I have heightened my relationship with my sisters and made me realize how much I love them. My younger sister sent me a card on my birthday which made me cry. She has never expressed the words she wrote to me and just reading them forced me to realize how much I took for granted. I also realized that had I not been away from home, I may never have read those words.

My mother is my life. Yet, I would get annoyed when she told  stories that I have heard a thousand times before. Now I long for them and laugh my ass off as if I am hearing them for the first time while listening to her on the phone thousands of miles away. I picture her warm eyes, the smell of vanilla that I attach to memories of my mother and the way she smiles while reliving these memories as only a mother can. My father and I are also different. He is no longer the man who I fought on a daily basis as a teenager, but instead has morphed into daddy. A man with his own insecurities who never grew up with a father but was required to play the role without a script. Our conversations has become meaningful since I have been in Canada. I recently saw a picture of my dad and it forced me to deal with his mortality. My father has aged so much within a year. The implications of this realization were not lost on me and all his vices seemed irrelevant in that moment. I have him now and I plan to make it count.

This journey has brought people of various faiths into my life, Muslims, Sikhs, Buddhist, Jews and even Atheist. I have been able to sit and listen to world views and lived experiences that challenged many of the things I questioned, as well as things I held as true. I grew up in church. I taught Sunday school, worked at church camps and served two years as Youth Director, but I had major issues with the tenets of the faith I was socialized with.   Surely this will cause many conflicts with family and friends, but I am ready to live with the consequences of my actions that are decided by my perception of the world.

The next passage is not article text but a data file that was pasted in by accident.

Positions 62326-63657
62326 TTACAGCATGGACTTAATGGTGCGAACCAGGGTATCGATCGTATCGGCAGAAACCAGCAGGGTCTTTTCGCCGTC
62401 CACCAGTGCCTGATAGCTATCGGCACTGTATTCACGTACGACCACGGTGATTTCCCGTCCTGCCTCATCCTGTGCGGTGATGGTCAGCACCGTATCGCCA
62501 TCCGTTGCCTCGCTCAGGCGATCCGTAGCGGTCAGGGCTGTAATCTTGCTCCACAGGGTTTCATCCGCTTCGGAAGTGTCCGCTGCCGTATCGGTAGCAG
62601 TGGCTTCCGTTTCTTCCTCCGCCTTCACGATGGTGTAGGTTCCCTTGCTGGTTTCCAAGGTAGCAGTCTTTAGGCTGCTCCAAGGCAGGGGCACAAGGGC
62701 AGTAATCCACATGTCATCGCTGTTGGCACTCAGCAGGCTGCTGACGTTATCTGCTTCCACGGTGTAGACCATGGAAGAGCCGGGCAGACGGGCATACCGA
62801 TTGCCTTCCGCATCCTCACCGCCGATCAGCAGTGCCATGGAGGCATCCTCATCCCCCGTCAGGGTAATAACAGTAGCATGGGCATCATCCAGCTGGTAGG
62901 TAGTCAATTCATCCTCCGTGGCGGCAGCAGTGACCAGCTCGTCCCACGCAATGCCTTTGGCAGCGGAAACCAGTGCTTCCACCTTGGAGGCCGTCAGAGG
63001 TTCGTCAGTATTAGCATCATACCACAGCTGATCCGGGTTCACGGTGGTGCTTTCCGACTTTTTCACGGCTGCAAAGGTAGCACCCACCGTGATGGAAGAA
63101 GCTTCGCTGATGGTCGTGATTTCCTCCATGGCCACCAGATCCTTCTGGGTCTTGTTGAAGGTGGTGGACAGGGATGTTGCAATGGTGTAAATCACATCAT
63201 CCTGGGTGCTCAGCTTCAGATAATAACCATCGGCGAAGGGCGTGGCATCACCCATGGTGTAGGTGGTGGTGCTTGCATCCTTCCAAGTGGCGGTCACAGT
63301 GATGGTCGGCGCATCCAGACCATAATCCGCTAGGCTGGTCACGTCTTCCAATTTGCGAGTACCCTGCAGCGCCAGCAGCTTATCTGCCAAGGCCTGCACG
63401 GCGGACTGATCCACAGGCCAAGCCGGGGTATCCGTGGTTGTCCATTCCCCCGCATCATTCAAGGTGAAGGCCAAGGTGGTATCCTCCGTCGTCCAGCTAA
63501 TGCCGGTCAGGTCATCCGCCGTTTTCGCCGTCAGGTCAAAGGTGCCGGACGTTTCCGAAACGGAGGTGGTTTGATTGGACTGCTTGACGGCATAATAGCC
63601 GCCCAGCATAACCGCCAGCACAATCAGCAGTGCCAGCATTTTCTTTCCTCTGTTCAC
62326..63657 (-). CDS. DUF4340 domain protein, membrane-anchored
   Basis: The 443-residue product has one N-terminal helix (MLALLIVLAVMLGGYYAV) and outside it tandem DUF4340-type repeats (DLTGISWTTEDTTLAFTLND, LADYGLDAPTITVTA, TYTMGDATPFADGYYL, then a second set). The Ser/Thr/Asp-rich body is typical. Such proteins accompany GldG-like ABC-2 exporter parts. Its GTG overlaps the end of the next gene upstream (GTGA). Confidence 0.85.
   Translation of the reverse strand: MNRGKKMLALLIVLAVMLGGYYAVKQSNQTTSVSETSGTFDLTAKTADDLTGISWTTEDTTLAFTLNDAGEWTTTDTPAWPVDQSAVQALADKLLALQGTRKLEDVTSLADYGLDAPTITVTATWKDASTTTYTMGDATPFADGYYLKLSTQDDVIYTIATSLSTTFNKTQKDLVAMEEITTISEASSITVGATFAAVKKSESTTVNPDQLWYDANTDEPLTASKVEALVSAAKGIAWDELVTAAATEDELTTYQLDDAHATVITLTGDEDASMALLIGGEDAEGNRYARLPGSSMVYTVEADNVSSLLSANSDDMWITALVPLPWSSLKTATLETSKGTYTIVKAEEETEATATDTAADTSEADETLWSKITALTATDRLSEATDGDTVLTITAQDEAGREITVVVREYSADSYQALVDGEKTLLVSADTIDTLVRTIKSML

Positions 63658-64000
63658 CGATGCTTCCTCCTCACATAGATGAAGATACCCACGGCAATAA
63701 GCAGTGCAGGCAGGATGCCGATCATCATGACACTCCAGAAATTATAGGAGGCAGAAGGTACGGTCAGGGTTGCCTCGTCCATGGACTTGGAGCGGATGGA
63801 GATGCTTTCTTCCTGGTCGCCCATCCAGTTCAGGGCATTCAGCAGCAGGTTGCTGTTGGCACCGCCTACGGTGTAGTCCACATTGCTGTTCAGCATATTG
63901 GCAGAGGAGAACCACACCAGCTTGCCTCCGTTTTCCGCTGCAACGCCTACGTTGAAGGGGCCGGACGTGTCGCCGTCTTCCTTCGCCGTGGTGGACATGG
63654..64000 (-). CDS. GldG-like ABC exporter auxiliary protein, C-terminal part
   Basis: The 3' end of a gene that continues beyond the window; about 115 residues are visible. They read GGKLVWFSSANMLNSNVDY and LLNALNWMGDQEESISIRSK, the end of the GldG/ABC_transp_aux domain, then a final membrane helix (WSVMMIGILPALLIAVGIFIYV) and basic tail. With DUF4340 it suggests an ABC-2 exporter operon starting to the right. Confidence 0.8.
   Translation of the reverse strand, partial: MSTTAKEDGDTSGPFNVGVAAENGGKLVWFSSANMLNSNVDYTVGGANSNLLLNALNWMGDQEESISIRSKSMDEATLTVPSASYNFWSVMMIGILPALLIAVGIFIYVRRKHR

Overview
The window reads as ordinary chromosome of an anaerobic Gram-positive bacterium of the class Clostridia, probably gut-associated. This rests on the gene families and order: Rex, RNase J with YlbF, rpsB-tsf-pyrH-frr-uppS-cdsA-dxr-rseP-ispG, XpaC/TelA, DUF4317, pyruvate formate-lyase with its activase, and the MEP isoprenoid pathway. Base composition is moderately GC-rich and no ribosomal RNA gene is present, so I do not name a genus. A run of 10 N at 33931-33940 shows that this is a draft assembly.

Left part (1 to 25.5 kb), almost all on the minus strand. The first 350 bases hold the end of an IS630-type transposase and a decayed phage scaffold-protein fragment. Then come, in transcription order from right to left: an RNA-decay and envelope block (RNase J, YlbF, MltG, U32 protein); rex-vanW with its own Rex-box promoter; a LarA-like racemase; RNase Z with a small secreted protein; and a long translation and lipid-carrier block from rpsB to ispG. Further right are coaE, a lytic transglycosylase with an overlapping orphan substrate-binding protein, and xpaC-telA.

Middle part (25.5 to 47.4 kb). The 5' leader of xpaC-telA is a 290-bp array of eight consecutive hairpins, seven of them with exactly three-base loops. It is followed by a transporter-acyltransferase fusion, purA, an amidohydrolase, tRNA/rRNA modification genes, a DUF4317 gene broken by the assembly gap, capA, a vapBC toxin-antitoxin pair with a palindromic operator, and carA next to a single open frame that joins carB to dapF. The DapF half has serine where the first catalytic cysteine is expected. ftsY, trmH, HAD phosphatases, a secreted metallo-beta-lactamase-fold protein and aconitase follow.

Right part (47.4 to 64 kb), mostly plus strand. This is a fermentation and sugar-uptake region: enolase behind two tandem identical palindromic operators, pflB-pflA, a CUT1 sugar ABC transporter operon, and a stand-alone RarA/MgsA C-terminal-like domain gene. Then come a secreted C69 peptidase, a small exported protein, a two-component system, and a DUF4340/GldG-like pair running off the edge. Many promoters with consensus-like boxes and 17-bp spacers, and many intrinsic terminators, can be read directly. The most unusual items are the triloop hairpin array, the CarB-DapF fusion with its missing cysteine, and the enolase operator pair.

Just a year and already I can document changes in my life. We often tell people, “don’t change, because I love you just the way you are”, yet change is inevitable, even the dead changes.

I am changing and this fact excites me. I look forward to where this journey takes me and how much growth I will experience…and it r the truth.

Preying on prayer…

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I was taught to pray at an early age by my mother.

I remember waking up many nights and hearing her whispered prayers as she walked through the rooms of the house.

I attended three catholic schools and we prayed before classes, before lunch, after lunch, before we left for school and we prayed just because it was Friday.

My first executive position at church was prayer coordinator for the youth fellowship. Clearly prayer has been a major part of the fabric of my life…just like cotton.

I cannot tell you how many times I have heard the statement, “Prayer changes things…” but lately I have been asking, what is the purpose of prayer?